That was the Johnny Cueto we knew and loved

Posted at 1:44 PM, Oct 15, 2015
and last updated 2015-10-15 13:44:28-04

KANSAS CITY, Mo. - The "other" Johnny Cueto - the one Reds fans knew and loved - finally showed up when the Kansas City Royals needed him most.

The decisive game of a playoff series, their season on the line.

The former Reds ace responded with a masterpiece on his biggest stage yet, eight dominant innings Wednesday night that allowed the resilient Royals to rally once more for a 7-2 victory over the Houston Astros that sent them back to the American League Championship Series.

"I woke up today on the right foot," Cueto said in the Royals' celebration after the game. "As soon as I woke up, I felt something magic, that this was Game 5 and I had to show up for everybody, for this team and the fans."

Cueto allowed two hits, a single by Evan Gattis followed by Luis Valbuena's second-inning homer, before retiring his final 19 batters. He struck out eight without a walk in the kind of clutch performance the Royals expected when they got him from the Reds before the July 31 trading deadline.

When Wade Davis breezed through the ninth, the Royals poured onto the field to celebrate.

"Johnny Cueto was unbelievable," Royals manager Ned Yost said. "He knew the magnitude of this game. I think we all did. And he came out from the first pitch and had everything going."

"The good version of Johnny Cueto is really tough," Astros manager A.J. Hinch said. "Hats off to him. He pitched a great game. ... We didn't scratch much off him."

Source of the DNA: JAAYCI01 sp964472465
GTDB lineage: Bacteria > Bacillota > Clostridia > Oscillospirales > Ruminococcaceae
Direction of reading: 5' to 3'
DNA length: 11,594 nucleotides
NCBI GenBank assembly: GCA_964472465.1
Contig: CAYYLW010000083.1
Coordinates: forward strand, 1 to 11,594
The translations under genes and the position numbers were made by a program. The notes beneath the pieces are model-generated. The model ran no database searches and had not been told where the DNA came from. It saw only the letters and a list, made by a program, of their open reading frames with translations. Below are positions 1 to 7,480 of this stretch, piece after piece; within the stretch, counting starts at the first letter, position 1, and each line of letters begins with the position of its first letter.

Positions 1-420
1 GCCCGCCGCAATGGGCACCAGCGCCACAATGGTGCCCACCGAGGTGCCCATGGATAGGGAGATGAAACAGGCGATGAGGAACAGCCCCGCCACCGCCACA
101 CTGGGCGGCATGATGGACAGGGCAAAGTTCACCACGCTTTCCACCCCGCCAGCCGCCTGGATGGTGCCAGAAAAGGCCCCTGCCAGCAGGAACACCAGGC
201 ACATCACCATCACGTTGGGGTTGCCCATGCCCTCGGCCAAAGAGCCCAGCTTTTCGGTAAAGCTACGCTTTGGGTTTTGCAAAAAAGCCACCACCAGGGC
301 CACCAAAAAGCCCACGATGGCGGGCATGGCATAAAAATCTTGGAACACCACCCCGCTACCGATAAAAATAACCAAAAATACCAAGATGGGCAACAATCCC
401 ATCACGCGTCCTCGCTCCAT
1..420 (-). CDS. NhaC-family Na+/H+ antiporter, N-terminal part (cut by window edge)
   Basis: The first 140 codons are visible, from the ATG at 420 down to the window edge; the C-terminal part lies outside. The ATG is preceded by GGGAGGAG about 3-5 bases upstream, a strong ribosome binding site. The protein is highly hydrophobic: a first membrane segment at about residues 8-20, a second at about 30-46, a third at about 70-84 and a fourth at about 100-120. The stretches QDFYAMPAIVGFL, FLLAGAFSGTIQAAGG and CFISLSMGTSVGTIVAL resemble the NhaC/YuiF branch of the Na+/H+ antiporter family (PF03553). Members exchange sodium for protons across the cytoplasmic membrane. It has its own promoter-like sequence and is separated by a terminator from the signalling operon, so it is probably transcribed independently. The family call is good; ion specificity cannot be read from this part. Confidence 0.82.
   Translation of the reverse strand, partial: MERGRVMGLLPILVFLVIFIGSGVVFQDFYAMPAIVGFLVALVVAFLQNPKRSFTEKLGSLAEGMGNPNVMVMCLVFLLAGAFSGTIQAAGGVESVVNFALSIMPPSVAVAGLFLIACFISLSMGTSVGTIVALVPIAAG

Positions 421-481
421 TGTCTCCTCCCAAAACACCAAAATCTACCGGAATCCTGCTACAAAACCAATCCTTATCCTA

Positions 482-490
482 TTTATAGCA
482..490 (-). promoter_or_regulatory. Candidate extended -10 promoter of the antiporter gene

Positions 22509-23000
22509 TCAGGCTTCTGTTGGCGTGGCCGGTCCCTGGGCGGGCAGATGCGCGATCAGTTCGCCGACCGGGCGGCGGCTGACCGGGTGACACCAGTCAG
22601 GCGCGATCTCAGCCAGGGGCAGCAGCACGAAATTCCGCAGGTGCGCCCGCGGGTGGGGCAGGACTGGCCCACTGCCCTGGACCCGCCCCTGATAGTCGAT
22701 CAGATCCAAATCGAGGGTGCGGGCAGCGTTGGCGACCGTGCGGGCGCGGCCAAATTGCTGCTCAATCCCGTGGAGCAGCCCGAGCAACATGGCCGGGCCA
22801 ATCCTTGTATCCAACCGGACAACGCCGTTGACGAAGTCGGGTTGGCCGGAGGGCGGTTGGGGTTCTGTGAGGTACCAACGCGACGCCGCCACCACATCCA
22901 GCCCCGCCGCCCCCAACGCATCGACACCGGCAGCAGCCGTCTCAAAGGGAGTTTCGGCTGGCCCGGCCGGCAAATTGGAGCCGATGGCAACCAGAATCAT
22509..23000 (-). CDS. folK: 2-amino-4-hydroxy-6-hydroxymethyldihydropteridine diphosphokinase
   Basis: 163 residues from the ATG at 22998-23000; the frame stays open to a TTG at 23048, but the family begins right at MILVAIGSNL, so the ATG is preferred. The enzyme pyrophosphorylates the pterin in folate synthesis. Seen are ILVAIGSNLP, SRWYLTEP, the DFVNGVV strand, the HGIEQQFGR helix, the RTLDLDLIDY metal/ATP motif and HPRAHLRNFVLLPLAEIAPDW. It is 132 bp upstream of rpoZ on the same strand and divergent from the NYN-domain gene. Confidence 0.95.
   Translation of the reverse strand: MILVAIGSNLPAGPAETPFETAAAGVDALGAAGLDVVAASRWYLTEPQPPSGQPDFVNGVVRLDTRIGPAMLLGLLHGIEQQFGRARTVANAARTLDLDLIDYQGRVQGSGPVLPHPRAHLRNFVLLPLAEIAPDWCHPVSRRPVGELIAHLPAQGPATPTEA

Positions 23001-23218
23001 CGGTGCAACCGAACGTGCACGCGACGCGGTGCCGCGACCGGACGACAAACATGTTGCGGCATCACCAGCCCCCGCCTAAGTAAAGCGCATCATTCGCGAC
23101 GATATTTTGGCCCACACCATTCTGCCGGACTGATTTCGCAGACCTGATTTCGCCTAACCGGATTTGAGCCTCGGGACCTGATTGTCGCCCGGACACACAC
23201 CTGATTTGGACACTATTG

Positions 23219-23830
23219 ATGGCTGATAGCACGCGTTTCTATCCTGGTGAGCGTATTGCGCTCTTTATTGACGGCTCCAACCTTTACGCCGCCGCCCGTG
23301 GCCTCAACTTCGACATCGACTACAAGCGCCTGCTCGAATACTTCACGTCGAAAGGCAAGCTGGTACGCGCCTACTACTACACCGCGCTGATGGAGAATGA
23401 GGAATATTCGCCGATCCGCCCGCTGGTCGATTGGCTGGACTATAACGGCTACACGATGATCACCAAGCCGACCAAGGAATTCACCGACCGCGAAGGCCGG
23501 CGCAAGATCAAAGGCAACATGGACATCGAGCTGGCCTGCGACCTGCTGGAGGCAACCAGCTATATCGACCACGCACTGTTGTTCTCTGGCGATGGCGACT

Cueto had been having a rocky time in Kansas City. He was just 4-7 after leaving Cincinnati and had a forgettable outing in Game 2 against Houston. He allowed four runs in six innings in that game, though Kansas City's offense and its stingy bullpen ultimately bailed him out.

Cueto's star turn came after going 0-2 in his first four postseason starts - three with Cincinnati. Reds fans remember his 6-2 loss to the Pirates in the 2013 Wild-Card Game, when the loud Pittsburgh fans unnerved him by chanting "Cueto, Cueto, Cueto"  non-stop when he was on the mound. He gave up four earned runs in 3 1/3 innings on eight hits - including two homers.

And who could forget Game 1 of the 2012 NLDS against the Giants, when Cueto had to leave in the first inning with back spasms? The Reds won the first two games in San Francisco, but Cueto missed the rest of the series and the Giants swept three games at Great American Ball Park.

Cueto made his first postseason start In Game 3 of the  2010 NLDS against the Phillies. He held the Phillies to two runs in five innings, but the Reds lost 2-0 and were eliminated in a three-game sweep.

Mixing quick-pitch fastballs with hesitation changeups, Cueto made the Astros look foolish most of the night. He jawed with Houston outfielder Carlos Gomez, strutted around like a Wild West gunfighter, and had the unmistakable swagger of an October ace.

After all, Cueto was finally proving that he was one.

"After the homer he settled in. He was able to use deception, quick-pitch, slow us down and disrupt our timing," Astros slugger George Springer said. "He's got electric stuff."

"Tonight was Cueto's night," Hinch said. "We didn't get a baserunner after the second, is that right? By my book. I thought the crowd got behind him, and he pitches with emotion. He rose to the occasion. This was his night."

The defending AL champs will host the Toronto Blue Jays in Game 1 on Friday night. The teams have met once before in the ALCS with the Royals winning in seven games in 1985 — they would go on to beat the St. Louis Cardinals for their only World Series triumph.